ISLAMABAD: The Planning Commission on Wednesday organised a consultative session at the Islamabad Chamber of Commerce and Industry to get the input and proposals of the business community with regard to a new “mineral policy” in order to develop the mineral sector on modern lines.
Planning Commission (Private Sector Development and Competitiveness) Member Dr Syed Akhtar Hussain Shah, Ministry of Planning Deputy Chief Riaz Sahito, and Khyber Pakhtunkhwa’s Small and Medium Enterprises Development Authority (SMEDA) General Manager Javed Iqbal Khattak were also present during the session.
Speaking on the occasion, Dr Syed Akhtar Hussain Shah said that the government wanted to develop the mineral sector on modern lines, as the sector has the potential to create new jobs and enhance exports.
He said the new mineral policy would envisage many interventions, including estimation and mapping of mineral reserves with scientific methods, provincial mineral policies, rules, one window facility, fixation of royalties and duties.
“It would also introduce “mine magistrates” in mineral-rich areas for speedy disposal of disputes, development of mines access roads, provision of basic facilities like electricity, water, establishment of common facilitation centers, establishment of export processing zones, specific banking products for import of machinery and training facilities,” he added.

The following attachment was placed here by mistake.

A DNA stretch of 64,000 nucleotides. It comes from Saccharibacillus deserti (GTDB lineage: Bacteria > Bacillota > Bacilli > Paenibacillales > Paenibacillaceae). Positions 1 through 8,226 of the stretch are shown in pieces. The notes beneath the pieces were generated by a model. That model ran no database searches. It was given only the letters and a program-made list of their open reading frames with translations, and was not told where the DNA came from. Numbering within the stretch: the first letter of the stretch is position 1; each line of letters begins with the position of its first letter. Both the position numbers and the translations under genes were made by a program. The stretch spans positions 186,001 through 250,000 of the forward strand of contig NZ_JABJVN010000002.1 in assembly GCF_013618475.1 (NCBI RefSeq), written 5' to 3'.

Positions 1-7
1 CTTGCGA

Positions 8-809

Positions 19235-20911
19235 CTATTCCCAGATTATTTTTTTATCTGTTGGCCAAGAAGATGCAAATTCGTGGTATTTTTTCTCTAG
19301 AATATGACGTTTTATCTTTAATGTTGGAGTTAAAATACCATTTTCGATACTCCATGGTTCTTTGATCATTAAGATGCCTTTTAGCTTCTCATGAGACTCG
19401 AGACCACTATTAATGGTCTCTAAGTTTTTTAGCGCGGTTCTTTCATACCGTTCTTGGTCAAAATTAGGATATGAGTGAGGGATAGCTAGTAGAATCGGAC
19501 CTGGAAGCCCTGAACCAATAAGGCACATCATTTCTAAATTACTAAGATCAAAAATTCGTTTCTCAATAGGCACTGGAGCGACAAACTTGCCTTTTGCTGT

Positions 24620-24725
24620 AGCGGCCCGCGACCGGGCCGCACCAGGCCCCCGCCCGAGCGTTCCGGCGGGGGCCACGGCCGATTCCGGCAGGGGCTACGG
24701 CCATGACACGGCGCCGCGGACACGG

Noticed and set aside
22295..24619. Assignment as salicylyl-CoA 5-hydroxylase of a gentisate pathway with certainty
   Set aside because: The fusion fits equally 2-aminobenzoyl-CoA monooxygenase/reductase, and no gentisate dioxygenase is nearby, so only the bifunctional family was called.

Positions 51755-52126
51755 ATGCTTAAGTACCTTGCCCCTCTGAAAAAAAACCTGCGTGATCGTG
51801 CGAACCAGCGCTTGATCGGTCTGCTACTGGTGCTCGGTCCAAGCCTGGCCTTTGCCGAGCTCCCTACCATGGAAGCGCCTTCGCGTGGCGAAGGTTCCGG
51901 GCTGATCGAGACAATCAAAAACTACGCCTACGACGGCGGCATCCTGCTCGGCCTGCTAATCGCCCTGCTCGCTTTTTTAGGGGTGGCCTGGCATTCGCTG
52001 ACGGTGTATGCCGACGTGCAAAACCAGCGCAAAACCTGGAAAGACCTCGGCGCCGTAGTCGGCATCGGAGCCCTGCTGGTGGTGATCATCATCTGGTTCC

Shah said the government wanted to develop new mineral policy in consultation with all stakeholders and the consultative session at ICCI was a part of that process.
“After a thorough study of primary and secondary data and consultations with key stakeholders, a draft framework of mineral policy has been developed and the community should provide input to further refine it,” he added.
KP SMEDA General Manager Javed Iqbal Khattak, in his address, gave a detailed presentation on the draft framework of the new mineral policy.
He said there were 92 known minerals in Pakistan, including chromite, copper, gold, iron ore, lead-zinc, coal, gypsum, gemstones, marble and granite, out of which 52 were being exploited commercially.
However, he added, the annual production of minerals was just 2-3 per cent of the total reserves, which showed the huge untapped potential of the sector.
He said 5,000 mines were in operation and 50,000 SMEs were engaged in the mineral sector, providing 0.3 million jobs, adding that the government was planning to develop clusters of minerals to facilitate growth and exports of mineral products.
ICCI President Ahmed Hassan Moughal told the audience that the government should develop feasibility studies of all minerals and share them with major chambers of commerce to enable the private sector exploit untapped mineral sources.
He said public-private partnership models should be encouraged to extract minerals, adding that the government should provide easy credit facility to SMEs of the mineral sector for import of machinery and promotion of mechanised mining.
He said the government should set up mining universities on the pattern of agriculture universities in order to facilitate the growth and development of the sector.